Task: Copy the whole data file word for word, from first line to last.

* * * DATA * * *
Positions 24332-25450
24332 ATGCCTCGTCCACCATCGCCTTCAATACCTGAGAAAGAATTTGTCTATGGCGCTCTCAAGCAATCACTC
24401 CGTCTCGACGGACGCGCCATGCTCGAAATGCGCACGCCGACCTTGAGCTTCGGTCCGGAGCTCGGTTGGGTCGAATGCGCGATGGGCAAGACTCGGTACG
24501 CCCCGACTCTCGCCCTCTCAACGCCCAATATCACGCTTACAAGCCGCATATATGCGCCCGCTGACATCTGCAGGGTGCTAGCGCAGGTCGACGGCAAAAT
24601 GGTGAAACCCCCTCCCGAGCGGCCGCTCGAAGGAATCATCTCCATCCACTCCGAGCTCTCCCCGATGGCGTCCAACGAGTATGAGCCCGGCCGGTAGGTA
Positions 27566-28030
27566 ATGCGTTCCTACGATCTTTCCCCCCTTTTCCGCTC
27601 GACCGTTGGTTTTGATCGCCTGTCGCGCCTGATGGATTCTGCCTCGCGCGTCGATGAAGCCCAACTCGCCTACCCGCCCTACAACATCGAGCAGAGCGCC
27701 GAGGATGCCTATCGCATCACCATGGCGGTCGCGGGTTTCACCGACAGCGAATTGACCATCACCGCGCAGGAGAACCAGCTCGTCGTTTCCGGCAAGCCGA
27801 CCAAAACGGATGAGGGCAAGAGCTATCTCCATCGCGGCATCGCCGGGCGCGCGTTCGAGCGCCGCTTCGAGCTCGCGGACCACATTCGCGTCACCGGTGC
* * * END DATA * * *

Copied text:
Positions 24332-25450
24332 ATGCCTCGTCCACCATCGCCTTCAATACCTGAGAAAGAATTTGTCTATGGCGCTCTCAAGCAATCACTC
24401 CGTCTCGACGGACGCGCCATGCTCGAAATGCGCACGCCGACCTTGAGCTTCGGTCCGGAGCTCGGTTGGGTCGAATGCGCGATGGGCAAGACTCGGTACG
24501 CCCCGACTCTCGCCCTCTCAACGCCCAATATCACGCTTACAAGCCGCATATATGCGCCCGCTGACATCTGCAGGGTGCTAGCGCAGGTCGACGGCAAAAT
24601 GGTGAAACCCCCTCCCGAGCGGCCGCTCGAAGGAATCATCTCCATCCACTCCGAGCTCTCCCCGATGGCGTCCAACGAGTATGAGCCCGGCCGGTAGGTA
Positions 27566-28030
27566 ATGCGTTCCTACGATCTTTCCCCCCTTTTCCGCTC
27601 GACCGTTGGTTTTGATCGCCTGTCGCGCCTGATGGATTCTGCCTCGCGCGTCGATGAAGCCCAACTCGCCTACCCGCCCTACAACATCGAGCAGAGCGCC
27701 GAGGATGCCTATCGCATCACCATGGCGGTCGCGGGTTTCACCGACAGCGAATTGACCATCACCGCGCAGGAGAACCAGCTCGTCGTTTCCGGCAAGCCGA
27801 CCAAAACGGATGAGGGCAAGAGCTATCTCCATCGCGGCATCGCCGGGCGCGCGTTCGAGCGCCGCTTCGAGCTCGCGGACCACATTCGCGTCACCGGTGC